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Review by Gary Hill

As someone who has followed Tempest for quite a while it is very rewarding to see them release a disc as good as this one. They have nothing in their catalog to compare really. This is the first album that sees the band stretching beyond their roots, and the results are incredible. This is the most accessible and effective CD they have made so far. It really makes me anxious to hear what they do next. The Celtic and prog leanings that made the band what it is are all still there, but somehow they manage to assemble it with a new vitality and freshness that makes this such a great disc. If you are a fan, you really need this one. If you have been meaning to check out Tempest, start here, it is the best album you will find from them.

This review is available in book format (hardcover and paperback) in Music Street Journal: 2004 Year Book Volume 1 at

Track by Track Review
This one comes is as one part solid rocker, one part traditional Celtic. As the verse enters, it's in the form of an acapella duet, all Celtic. This theme, non-acapella, though, makes up the style of all the rest of the verses. The music keeps intensifying, moving the power of the song up with each successive change. There is some strong instrumental work present in this piece. It eventually bursts forth into a full on scorching guitar solo segment for a time before the more Celtic modes return. The acapella vocals return late to bring the tune back around.
Catalina Island
Percussion starts this, and the bass joins shortly. The group begins working on a hard rocking, Celtically toned theme after a time. They at times wander into some definite hard-edged prog themes. This one feels a bit like Kansas at times, probably at least in part due to the lead role of the violin. Eventually they move it back more towards the Celtic stylings. This instrumental is one of the strongest tracks Tempest ha ever done. It alone is worth the price of admission here.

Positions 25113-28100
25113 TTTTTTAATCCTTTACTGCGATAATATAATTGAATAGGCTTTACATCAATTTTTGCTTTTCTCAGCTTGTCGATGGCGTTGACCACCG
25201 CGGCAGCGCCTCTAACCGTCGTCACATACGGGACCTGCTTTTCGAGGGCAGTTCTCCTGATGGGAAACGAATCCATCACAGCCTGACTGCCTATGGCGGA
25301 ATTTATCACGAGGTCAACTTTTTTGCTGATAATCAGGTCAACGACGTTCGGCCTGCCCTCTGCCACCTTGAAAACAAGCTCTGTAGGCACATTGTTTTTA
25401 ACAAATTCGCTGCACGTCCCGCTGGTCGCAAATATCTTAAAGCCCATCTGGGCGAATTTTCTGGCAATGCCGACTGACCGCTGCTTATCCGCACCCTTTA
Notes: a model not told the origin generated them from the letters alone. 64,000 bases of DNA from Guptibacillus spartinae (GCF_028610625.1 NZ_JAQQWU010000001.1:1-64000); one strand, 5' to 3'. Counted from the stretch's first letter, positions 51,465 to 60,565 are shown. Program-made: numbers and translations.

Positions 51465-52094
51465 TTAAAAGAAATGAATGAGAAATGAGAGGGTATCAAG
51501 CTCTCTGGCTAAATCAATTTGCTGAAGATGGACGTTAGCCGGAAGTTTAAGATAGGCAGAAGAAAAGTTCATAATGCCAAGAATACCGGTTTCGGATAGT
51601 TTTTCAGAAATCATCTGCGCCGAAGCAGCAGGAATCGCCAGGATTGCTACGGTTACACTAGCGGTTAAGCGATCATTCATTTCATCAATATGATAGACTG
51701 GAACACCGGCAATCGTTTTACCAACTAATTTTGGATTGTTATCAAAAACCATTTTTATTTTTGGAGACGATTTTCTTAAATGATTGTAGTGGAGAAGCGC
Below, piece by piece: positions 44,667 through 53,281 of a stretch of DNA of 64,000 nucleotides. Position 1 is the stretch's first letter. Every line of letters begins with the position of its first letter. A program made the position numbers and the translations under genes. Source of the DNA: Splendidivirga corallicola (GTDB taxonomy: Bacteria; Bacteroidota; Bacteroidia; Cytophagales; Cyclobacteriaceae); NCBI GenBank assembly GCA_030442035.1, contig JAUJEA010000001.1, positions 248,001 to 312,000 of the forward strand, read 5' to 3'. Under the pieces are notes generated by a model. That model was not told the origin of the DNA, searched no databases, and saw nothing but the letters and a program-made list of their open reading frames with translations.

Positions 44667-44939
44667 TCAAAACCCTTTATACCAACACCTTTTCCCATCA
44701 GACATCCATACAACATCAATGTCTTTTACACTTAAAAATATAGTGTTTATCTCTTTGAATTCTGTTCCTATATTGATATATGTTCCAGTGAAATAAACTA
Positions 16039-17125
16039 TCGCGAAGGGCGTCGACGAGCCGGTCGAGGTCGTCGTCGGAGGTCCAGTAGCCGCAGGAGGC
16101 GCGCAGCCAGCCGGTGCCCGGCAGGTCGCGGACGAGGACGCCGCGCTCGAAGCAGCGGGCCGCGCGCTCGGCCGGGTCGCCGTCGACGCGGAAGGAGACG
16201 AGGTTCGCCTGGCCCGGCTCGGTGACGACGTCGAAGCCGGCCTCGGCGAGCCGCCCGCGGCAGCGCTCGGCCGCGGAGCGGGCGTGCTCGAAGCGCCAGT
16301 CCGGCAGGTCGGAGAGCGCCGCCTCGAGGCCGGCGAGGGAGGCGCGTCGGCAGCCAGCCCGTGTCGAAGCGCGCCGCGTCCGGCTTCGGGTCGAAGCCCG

Old Man at the Mill
Acoustic modes start this one. The violin enters adding a great texture to the arrangement. As the vocals come in the mode is full on Celtic. They jump it up to electric with a screaming guitar solo later, but fully maintain the traditional Celtic texture, just powering it up. This another exceptionally strong composition that serves to help elevate this great disc beyond the band's previous work.
Natural Law
A progressive rock balladic texture serves as the basis for this. The cut is quite accessible and much more mainstream than most of the rest of the band's catalog. It is just on the prog side of a strong pop-oriented piece. It represents an interesting and promising change for the group. They do manage to show their Celtic roots on the instrumental break, but I hazard to say that this song has less of a Celtic texture than anything the band has ever done. It is another definite winner.
Byker Hill
This one jumps right in hard-edged and fast paced. It's a potent Celtic tinged rocker. It drops to just percussion and violin after a tie. A killer bass texture eventually joins in. After playing on this for a while, a screaming guitar line enters, filling the mix. They break back into the song proper after this interlude.
Acoustic Celtic tones start this one, gradually building a bit before it drops to the more sedate for the verse. This is a strong Celtic rock ballad, but it is another shows some Eastern leanings at time. This is arguably the strongest of this style piece that Tempest have ever recorded. Sorbye's vocal performance here is especially strong and the group adds in some in credibly effective fills. This is a definite highpoint on an album that has a lot of highpoints.
This traditional feeling Celtic jam even has a bit of a down home hoe down feel at times. It's a bouncy and fun instrumental, but not really a standout. It does have a dynamic texture, though.
Winter Night:
This starts off feeling almost like Jimmy Buffett, but as the verse comes in its more traditional Celtic styled Tempest. This is another that feels more mainstream that a lot of the band's work.
A fairly standard Tempest piece, this is a solid part traditional Celtic with a good helping of progressive rock.
Cruel Brother
This is another acoustic based Celtic ballad. It jumps up to more high charge later with the addition of amplified instruments and features a couple killer prog rock breaks.
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